There simply are no compelling arguments for tolerating the rampant, dangerous underage drinking that sometimes undergirds hazing rituals. And for that matter, there is no sensible justification for tolerating underage drinking anywhere on college campuses or in off-campus, college-owned real estate.

College is a time of personal growth and experimentation with new ideas, new relationships, new (or newly loosened) rules, and, sometimes, new substances. Kids are prone to take risks and make sub-optimal choices, so the use of drugs and alcohol will likely never vanish altogether.

And that makes it essential for college administrations to provide the oversight, guidance and rule-enforcement that helps prevent their still-maturing students from killing themselves or each other with alcohol or other drugs.

There are high hurdles. College is big business and it’s essential to attract students who will pay full retail tuition. If ASU started to treat alcohol the way BYU does, wealthy families from the chilly Midwest might send their underachieving children to work on their tans and their tolerance to Captain Morgan somewhere other than sunny Tempe.

But meaningful change is overdue. Too many young lives have been snuffed out in a misguided attempt to belong; too many teenagers have been subjected to abuse, degradation, and torture in the name of brotherhood; and too many have died. It has to stop.

Traditionally, colleges have viewed alcohol as an individual problem rather than embracing the idea that the problem might be more environmental in nature. Predictably, environmental problems don’t respond to individual solutions, like asking students to undergo brief online education about drinking. Environmental problems require environmental solutions, like restricting access to cheap alcohol, fostering alternative social opportunities, and actually enforcing the laws about underage consumption.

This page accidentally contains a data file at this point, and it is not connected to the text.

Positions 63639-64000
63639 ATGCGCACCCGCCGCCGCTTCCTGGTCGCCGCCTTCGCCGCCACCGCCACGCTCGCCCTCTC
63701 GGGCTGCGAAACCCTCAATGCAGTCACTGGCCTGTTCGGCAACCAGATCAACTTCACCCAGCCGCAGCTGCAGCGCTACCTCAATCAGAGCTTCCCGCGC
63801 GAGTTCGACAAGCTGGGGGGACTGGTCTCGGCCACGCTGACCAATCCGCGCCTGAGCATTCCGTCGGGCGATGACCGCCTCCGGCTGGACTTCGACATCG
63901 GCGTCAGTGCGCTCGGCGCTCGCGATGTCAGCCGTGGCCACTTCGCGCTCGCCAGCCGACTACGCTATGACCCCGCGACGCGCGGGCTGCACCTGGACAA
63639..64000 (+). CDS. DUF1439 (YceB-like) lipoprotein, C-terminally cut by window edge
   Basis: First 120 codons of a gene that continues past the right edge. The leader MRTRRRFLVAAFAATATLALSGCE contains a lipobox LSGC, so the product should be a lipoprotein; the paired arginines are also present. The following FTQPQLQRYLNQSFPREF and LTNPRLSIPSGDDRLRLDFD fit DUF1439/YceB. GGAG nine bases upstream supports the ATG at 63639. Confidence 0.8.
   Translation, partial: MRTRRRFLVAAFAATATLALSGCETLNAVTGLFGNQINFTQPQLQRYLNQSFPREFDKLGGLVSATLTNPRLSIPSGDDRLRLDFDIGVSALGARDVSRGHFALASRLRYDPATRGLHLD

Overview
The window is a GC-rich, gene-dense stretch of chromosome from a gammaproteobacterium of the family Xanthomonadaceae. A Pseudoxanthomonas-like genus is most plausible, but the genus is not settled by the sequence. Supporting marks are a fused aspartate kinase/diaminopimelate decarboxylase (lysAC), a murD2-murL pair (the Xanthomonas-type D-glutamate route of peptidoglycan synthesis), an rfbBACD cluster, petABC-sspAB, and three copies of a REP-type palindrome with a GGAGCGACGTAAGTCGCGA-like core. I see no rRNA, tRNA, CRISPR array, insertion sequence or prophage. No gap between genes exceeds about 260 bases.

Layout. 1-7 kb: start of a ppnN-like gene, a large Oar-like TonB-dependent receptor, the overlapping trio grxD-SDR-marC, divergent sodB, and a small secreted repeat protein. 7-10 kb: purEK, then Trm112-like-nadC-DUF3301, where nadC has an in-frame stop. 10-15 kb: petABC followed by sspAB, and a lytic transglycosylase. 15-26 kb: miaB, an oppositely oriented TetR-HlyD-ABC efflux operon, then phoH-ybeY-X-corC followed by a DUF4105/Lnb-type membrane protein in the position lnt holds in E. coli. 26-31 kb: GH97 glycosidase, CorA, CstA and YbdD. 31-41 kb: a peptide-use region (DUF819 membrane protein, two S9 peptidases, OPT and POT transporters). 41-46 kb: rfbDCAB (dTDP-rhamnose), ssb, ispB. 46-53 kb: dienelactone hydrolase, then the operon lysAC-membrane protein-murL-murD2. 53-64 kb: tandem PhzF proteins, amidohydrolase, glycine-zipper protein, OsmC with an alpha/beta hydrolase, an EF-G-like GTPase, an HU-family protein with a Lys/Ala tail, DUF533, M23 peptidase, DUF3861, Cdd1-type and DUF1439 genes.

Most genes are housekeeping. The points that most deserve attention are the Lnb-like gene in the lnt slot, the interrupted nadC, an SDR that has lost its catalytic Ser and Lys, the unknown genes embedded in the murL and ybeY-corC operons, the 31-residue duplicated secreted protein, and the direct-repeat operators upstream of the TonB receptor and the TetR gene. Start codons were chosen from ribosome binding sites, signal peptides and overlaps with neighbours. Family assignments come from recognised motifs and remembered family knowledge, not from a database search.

Colleges were built to educate; to advance our understanding of the world and each other. In addition, they exist to cultivate critical thinking, creativity, and individual self-expression. Fraternities, on the other hand, encourage and cultivate conformity.

Paulo Freire, in Pedagogy of the Oppressed, wrote:

Education either functions as an instrument…to…bring about conformity, or it becomes the practice of freedom, the means by which men and women deal critically and creatively with reality and discover how to participate in the transformation of their world.

If we want our young people to participate in the transformation of their world, then perhaps we should do everything possible to insure that their education does not include people vomiting or urinating on them.

To do otherwise is to risk one day living in a world that’s led by bullies and charismatic despots who appeal to our need for belonging, while demanding obedience and blind loyalty in return.

Categories: Commentary